Gov. Bobby Jindal. (Associated Press)
Last Modified: Saturday, May 11, 2013 11:57 PM
BATON ROUGE — The state House of Representatives made legislative history last week by writing a budget to its liking. It was a rare streak of legislative independence, and that is what the nitpicking, perennial critics have overlooked.
Since the days of Huey P. Long, the legislative branch has been pretty much a rubber stamp for the governor. The House has rebelled occasionally, but the Senate is always willing to put the governor’s budget pieces back together again.
Gov. Bobby Jindal didn’t like one-time money when be ran for governor, but he has probably used more of it than his predecessors. Those are funds that you can’t count on from one year to the next.
Jindal has even added a new touch. If he can’t find the revenues he needs, he sells something the state owns or comes up with programs he believes will make money, even though some of them are iffy propositions that may never materialize.
When the cash doesn’t come rolling in, you have to start cutting government programs. And first up for the meat cleaver are always higher education and health care, two of the most important programs a state administers.
Neither area of the budget is protected, and it appears that is the way the governor and others like it. You can’t come up with a better excuse when someone doesn’t like what you are doing than to say higher education and health care will suffer.
During this recent session, for example, Jindal’s team consistently said any tampering with the governor’s proposed budget would mean 19 percent to 22 percent cuts to higher education and health care.
No legislator in his right mind wants to see those popular programs under the gun, so they usually fall in line with the governor.
Rep. Brett Geymann, R-Moss Bluff, has been concerned about Jindal’s annual use of one-time and contingency funding for years now. Like his colleagues, he has seen midyear budget cuts to higher education and health care for the five years Jindal has been governor.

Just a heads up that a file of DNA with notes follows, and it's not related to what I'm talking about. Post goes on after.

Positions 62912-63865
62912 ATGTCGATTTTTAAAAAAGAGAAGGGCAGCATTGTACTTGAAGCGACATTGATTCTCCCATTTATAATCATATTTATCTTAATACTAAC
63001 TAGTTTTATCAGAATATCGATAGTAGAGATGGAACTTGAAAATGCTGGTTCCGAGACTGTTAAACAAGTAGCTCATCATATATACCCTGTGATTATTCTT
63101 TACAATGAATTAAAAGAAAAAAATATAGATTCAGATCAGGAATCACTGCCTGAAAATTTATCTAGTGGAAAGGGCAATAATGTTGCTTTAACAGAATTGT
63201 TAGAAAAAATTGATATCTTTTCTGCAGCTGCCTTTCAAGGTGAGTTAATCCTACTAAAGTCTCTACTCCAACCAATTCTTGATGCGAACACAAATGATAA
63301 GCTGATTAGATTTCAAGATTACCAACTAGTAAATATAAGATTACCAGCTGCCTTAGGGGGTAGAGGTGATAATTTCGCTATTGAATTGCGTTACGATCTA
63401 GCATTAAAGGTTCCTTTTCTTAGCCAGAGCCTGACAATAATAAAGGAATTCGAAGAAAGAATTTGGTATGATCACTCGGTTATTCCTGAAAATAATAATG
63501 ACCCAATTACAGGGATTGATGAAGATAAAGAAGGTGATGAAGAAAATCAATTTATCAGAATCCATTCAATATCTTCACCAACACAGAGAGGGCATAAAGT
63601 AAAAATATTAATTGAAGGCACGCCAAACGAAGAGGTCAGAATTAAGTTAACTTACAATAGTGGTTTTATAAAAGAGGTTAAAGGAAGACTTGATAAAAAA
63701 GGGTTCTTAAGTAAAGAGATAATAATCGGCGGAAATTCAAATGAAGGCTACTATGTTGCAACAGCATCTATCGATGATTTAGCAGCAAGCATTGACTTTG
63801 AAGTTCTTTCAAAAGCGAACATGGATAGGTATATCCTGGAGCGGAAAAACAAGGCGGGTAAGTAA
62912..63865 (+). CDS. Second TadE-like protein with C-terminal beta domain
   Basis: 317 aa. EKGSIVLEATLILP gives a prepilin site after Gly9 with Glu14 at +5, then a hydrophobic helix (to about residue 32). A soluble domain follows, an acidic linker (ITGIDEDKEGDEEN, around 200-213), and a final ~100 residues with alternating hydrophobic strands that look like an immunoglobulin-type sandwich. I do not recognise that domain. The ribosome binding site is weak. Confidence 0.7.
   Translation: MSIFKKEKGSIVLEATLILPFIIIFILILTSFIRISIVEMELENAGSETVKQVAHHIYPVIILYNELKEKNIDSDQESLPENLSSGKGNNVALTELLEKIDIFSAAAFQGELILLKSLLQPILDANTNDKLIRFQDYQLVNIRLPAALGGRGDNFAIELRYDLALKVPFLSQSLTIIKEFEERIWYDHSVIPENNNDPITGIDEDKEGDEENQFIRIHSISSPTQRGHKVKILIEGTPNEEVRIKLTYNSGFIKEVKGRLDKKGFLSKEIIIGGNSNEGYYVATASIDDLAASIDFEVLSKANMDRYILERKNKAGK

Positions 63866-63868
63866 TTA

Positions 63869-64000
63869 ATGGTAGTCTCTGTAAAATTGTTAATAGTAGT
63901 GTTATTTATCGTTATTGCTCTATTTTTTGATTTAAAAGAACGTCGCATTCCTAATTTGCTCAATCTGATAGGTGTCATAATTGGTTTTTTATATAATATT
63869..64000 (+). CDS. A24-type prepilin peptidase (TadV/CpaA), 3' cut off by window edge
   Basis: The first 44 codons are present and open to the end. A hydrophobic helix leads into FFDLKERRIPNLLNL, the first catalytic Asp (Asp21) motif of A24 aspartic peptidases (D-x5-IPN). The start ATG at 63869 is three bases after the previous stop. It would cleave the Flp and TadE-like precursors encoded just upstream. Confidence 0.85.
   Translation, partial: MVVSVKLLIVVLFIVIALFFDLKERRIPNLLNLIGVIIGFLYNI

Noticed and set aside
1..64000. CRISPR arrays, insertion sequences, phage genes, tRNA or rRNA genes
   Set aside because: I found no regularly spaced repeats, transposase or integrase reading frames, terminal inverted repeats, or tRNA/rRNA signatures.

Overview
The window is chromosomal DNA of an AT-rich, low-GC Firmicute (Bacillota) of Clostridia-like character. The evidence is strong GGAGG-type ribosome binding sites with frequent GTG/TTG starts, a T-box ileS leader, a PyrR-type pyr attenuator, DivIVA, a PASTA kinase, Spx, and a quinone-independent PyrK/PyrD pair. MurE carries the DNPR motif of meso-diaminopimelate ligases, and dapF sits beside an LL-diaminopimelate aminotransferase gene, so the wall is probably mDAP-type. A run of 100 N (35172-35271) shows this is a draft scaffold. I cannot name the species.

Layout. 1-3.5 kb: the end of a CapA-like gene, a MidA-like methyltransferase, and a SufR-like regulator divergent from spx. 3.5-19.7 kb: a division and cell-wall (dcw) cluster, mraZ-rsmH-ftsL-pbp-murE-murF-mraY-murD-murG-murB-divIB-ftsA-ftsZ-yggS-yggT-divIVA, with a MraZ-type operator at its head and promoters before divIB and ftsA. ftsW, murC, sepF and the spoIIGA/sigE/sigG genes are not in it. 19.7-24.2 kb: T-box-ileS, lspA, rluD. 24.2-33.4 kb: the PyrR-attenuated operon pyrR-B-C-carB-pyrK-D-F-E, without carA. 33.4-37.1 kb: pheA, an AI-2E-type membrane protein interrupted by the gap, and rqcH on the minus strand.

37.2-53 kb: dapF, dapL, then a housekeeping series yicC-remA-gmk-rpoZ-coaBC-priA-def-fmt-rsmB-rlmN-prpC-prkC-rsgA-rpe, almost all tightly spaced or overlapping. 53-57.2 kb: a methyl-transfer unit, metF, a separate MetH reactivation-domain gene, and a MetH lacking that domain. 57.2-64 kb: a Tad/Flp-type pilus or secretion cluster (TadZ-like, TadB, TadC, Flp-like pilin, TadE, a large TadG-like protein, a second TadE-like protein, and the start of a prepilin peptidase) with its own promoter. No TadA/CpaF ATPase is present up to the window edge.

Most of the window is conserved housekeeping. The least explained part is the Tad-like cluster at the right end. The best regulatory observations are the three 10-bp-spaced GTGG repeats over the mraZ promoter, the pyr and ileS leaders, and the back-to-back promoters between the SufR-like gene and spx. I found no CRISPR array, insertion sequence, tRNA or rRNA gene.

The first major move Geymann made to fix the problem was to get his colleagues to agree to a new House rule saying any budget with one-time and contingency money required a two-thirds vote, a tough hill to climb.
It has come to be known as the Geymann rule, and it works when properly applied. However, the governor can get lawmakers favorable to his cause to take that money out and send the bill to the Senate where the money is restored.
Geymann started beating the bushes for new recruits to the budget reform cause. He even decided to enlist Democrats because he needed them to get a two-thirds vote (70) on money legislation.
Success didn’t come overnight, but this year shaped up to be the big test. As expected, Jindal used some $500 million in one-time money in his proposed budget.
Rep. Jim Fannin, D-Jonesboro, chairman of the House Appropriations Committee, got his group to take out Jindal’s one-time money with plans to send it to the Senate for repair.
The Republican-Democratic coalition in the House rejected the idea, but with just one vote to spare. They wanted to construct a budget with their own ideas, which is the top responsibility of the House.
Political observers wondered whether they could muster the 70 votes they needed on five tax bills in their budget package. It would be the ultimate test to determine whether the House would resume its rightful place as the father of the budget. No one could remember the last time it ever happened.
Not only did they pull it off, they rolled up big numbers — 99-0, 87-8, 86-11, 81-17 and 81-14. They blew the lid off, and had every reason to be proud of their rare accomplishment.
Then along came the naysayers. Still too much one-time money, some said. Others said there were too many tax increases. A third group claimed the reformers were going to kill economic growth. Even the use of Democratic votes came under fire.
Don’t you just love hindsight? It’s so easy to be critical if you aren’t doing anything that’s history-making yourself.
Maybe there will be another midyear budget cut if the reformers’ budget stays intact. But, then again, maybe there won’t be.
That isn’t the important issue at this moment. The fact a super majority in the House told the governor his budget wasn’t good enough is a monumental show of independence.
The reformers have every reason to be proud. And their Republican critics shouldn’t forget that Democrats represent Louisiana people, too.
Speaker of the House Chuck Kleckley, R-Lake Charles, summed up the day well.
“We now have a budget plan, because every member of this House had a voice, and each of those voices spoke clearly for the people they represent,” Kleckley said. “As speaker, I commend each and every one of our members and the work they’ve done.”
Fannin, who was opposed to drastic budget changes, was gracious at the end.
“People ask me how can you keep smiling through this process. I do that because I understand what a process is … Democracy
truly works,” he told the Advocate.
• • •Jim Beam, the retired editor of the American Press, has covered people and politics for more than five decades. Contact him at 494-4025 or firstname.lastname@example.org